Located in the far north east of Spain, Catalonia is the country’s second most populated autonomous community with a staggering 7.5 million people living inside its borders. Its populace even accounts for over 16% of Spain’s total population. Catalonia’s history and culture are regarded extremely important to those that live within the region, and many appreciate if those visiting are familiar with some of the things that make up part of Catalonia’s identity.
A brief history of Catalonia
The first use of the term ‘Catalonia’ was in the 12th century, and after the fall of Charlemagne in this era, Catalonia united with the neighbouring Kingdom of Aragon. It was still part of the Kingdom of Aragon when Spain became unified following the marriage of Isabella and Ferdinand, but it operated as a separate region with its own language and laws.
However, when Catalonia chose to support the Habsburgs instead of the Spanish in the War of Spanish Succession, King Philip V banned the Catalan language and culture upon his victory. Such was seen as justified punishment for choosing not to support him in the war.
In the 19th century, nationalist sentiment grew in Catalonia and more than a decade later Catalonia was finally recognised as semi- autonomous. This however was short lived. During the Spanish civil war in 1936, the region supported the loosing Republican side. After Franco’s victory, the same suppression of Catalonia took place.
Following the defeats of Hitler and Mussolini, Franco lessened the suppression of Catalonia in fear that he would lose his power in an uprising. After his death in the 1970’s, the country transitioned to a democracy allowing freedom of cultural expression. Since then, the people of Catalonia have been trying to strengthen the Catalan culture and language once again.
The current independence movement started in the early 2010s, its supporters claiming that while Catalonia supports the rest of the country economically, the Catalan culture is still not recognised enough by Spain. This sentiment led to the referendum vote in 2017, an illegal vote which resulted in many political leaders being arrested. These political leaders are awaiting trial in prison but protests continue in support of regional independence.
Tìo de Nadal
A festive log with a funny face. From December 13th up until Christmas day, children ‘feed’ the Tìo with dried fruit and berries. Then on the 25th, they beat the log with a stick singing and encouraging it to ‘poop’ presents. This is how children receive their presents on Christmas day.
Typically, the Caganer (a figurine squatting and defecating) is hidden in the nativity scene waiting for children to find it.
Occurring from 31st October-1st November, this festival marks the end of summer and the beginning of the colder months. Traditionally, warm chestnuts are eaten along with panellets (marzipan tasting almond pastries usually covered in pine nuts). During La Castanyada, All Saints Day is celebrated commemorating loved ones who have passed away.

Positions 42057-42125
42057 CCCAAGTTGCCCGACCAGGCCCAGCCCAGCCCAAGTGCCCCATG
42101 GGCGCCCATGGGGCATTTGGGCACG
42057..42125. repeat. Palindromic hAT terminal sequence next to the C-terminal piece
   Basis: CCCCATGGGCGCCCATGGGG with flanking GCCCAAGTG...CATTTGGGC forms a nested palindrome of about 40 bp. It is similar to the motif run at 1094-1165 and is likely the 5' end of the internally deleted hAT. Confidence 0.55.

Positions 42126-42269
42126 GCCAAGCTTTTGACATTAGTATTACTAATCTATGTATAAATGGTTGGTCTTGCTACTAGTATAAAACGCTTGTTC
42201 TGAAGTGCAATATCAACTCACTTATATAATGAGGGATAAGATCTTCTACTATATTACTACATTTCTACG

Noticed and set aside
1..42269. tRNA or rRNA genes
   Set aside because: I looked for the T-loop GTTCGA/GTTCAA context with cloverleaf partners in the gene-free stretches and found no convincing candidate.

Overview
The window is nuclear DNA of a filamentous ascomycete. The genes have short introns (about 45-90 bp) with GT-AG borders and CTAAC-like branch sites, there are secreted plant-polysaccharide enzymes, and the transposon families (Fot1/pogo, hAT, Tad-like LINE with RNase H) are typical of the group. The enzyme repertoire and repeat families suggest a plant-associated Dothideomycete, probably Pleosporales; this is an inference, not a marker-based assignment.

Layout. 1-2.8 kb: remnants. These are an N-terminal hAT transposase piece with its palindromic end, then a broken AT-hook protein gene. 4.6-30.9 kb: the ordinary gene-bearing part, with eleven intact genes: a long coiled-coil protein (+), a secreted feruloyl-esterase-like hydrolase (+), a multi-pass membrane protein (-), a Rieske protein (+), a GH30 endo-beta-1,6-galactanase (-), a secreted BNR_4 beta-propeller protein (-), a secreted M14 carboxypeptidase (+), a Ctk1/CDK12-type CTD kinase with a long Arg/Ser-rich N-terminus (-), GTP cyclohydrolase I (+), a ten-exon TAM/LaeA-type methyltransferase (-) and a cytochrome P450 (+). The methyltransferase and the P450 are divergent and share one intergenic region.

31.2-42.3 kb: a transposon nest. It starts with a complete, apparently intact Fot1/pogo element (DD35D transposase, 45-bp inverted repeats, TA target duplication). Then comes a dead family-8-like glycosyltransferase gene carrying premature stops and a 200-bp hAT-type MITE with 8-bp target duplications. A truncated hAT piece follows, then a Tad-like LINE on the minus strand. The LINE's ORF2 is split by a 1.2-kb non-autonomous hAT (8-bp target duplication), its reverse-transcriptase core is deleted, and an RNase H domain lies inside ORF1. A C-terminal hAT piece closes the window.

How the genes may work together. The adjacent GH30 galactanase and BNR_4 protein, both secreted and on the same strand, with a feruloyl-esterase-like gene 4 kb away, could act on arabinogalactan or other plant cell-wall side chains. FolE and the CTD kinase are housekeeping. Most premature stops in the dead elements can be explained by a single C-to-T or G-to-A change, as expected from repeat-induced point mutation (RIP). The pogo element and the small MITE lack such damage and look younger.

Important dates and events
La Merce celebrates the feast day of Our Lady of Mercy on September 24th. It lasts a whole weekend and consists of other Catalan traditions like Correfoc (a fire run), Sardana (a traditional dance), Gegants (papier maché giants) and Castellers (human towers).
This day marks the defeat of Barcelona during the 1714 War of Spanish Succession. It is now known as Catalonia Independence Day.
On April 23rd, the day Sant Jordi (the patron saint of Catalonia) died, locals exchange books and roses.
Sant Joan is also an important figure in Catalonia who is celebrated on June 23rd. Celebrations include fireworks, bonfires, and a warm welcome to the sunny season in Catalonia.
Food and drink
The staple dish of the Catalan region is pan con tomate, toasted bread with tomato, salt, and oil. This is one of the region’s most simple dishes, but also one of the most delicious. Other traditional dishes include rovellos (big mushrooms with a red and orange colour), esqueixada (cod fish with vegetable salad, olive oil, and vinegar), and butifarra (spicy sausage). Dessert wise, crema catalana – a traditional crème brulee- is often enjoyed.
Traditionally, escudella (a stew with vegetables and meat) is served on Christmas day, while canelons (pasta rolls stuffed with leftover cheese and meat from the previous day) are eaten on December 26th.
From November to April, calçotada (similar to onions that are peeled and eaten with salvitxada sauce) are also eaten.
Some typical regional sauces are garlic mayonnaise (allioli) and romesco, a spicy sauce with tomatoes, peppers, garlic, and olive oil.
Cava, Catalonia’s version of champagne, can also be traced back to the region, as well as Moscatell, a sweet wine served during the colder months and especially during La Castanyada.
With more than 9 million native speakers of the language, here are few essential Catalan phrases to use during your stay.
- Hello – Hola ‘ohh-lah’
- Goodbye – Adéu ‘ah- day- oo’
- Good Morning- Bon Dia ‘bon dee-ah’
- Good Afternoon – Bona Tarda ‘bon-ah tar-dah’
- Goodnight – Bona nit ‘bon- ah neet’
- How are you? Com estàs? ‘cohm eh-stas’
- Please. Si us plau ‘see ooh-s plough’
- Thank you! Merci! ‘mer-see’
- You’re welcome. De res. ‘dah ress’
- I’m sorry. Ho sento ‘oo sen-two’
- Do you speak English? Parles angles? ‘par-less ang-less’
- Street. Carrer. ‘Kah-rerr’
- Cheers! Salut! ‘sah- loot’
Sandra Roig is Marketing Director at AB Apartment Barcelona. AB Apartment Barcelona is an apartment rental agency offering over one thousand short and long term apartments across Barcelona.
Article source: Aluxurytravelblog.com